Although everyone understands the current need, the concept of working from home is quite different from office life, especially when it comes to meetings. In particular, it is harder to master the art of projecting your professional image, especially through a screen.
At the end of the day, you want to be able to show to your colleagues and immediate team members that location plays no difference in your work focus and productivity. To achieve just that, here are some helpful tips and mannerisms to carry your meeting from the conference room to the screen.
1. No keyboards, no multi-tasking.
The sound of typing can be distracting, preventing you from giving full attention to the meeting and speaker. If you want to take notes, it’s easier to pick up a headset and then use your keyboard to type or just use a good old-fashioned pen and paper.
2. Get dressed, your appearance matters
Take the time to throw on a clean shirt and brush your hair (and teeth!). The ritual of putting on clothes and getting ready mentally prepares you for a virtual meeting, plus it’s always good to show respect for your team.
3. Angle your camera just right so you have a clear face, clean space, and background.
To stay professional while you’re still working from home there should tidiness. That means that beds should stay out of sight, clutter from your closet should remain hidden, you should make sure that pets and other residents in your home will not distract from the meeting, and of course, hide anything you don’t want your colleagues or clients to see.
4. Mute your microphone when you are not talking.
If you forget to do this, you’ll experience the uncomfortable wrath of echoes and feedback. Plus, if you’re working in an open space, it will keep the background noise at bay. Also, in larger group meetings it can be a handy cue that you have something to contribute when they see or hear you come off mute.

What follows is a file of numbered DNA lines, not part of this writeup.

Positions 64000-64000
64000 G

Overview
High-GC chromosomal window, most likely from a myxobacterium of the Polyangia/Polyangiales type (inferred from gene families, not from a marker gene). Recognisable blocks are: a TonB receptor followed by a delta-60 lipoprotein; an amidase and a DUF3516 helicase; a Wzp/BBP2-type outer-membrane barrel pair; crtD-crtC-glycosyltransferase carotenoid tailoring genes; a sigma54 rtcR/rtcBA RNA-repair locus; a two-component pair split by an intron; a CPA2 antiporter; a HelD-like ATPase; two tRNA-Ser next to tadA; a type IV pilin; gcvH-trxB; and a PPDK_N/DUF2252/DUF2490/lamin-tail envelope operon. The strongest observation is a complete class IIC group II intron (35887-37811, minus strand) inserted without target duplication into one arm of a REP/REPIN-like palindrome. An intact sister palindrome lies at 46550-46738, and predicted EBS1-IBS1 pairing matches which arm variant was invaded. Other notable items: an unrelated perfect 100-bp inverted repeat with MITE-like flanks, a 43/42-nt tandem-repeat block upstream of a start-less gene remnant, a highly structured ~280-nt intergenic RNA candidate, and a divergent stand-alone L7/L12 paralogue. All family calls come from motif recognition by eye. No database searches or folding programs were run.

5. Say hello when you first enter the call.
After the ding or notification that signals you’ve entered, it’s odd to not stick to social criteria and be friendly.
6. Speak up
It is better to over-communicate than to under-communicate. However, while you explain it is also important to speak loudly. Your colleagues probably have different volume settings and it’s always better not to strain their hearing. Just make sure everyone has the same opportunity to contribute – over call it can be harder to pick up on the cues of when someone wants to talk.
7. No food and no eating.
This rule seems pretty clear as it’s very rude to stuff your face with food while you are speaking anyway, but even more so when discussing important business matters. It’s always better to have a small snack before the meeting if you feel like you’re getting hungry.
8. If others have their camera on, your camera should be on too.
It looks bad if you’re on a video call with several of your teammates and their cameras are all on and yours is off. Again, it is a reflection of your professional image and could give the impression that you’re a slacker, didn’t even get out of bed, didn’t get dressed — it’s not a nice picture. Just don’t forget that you’re on camera.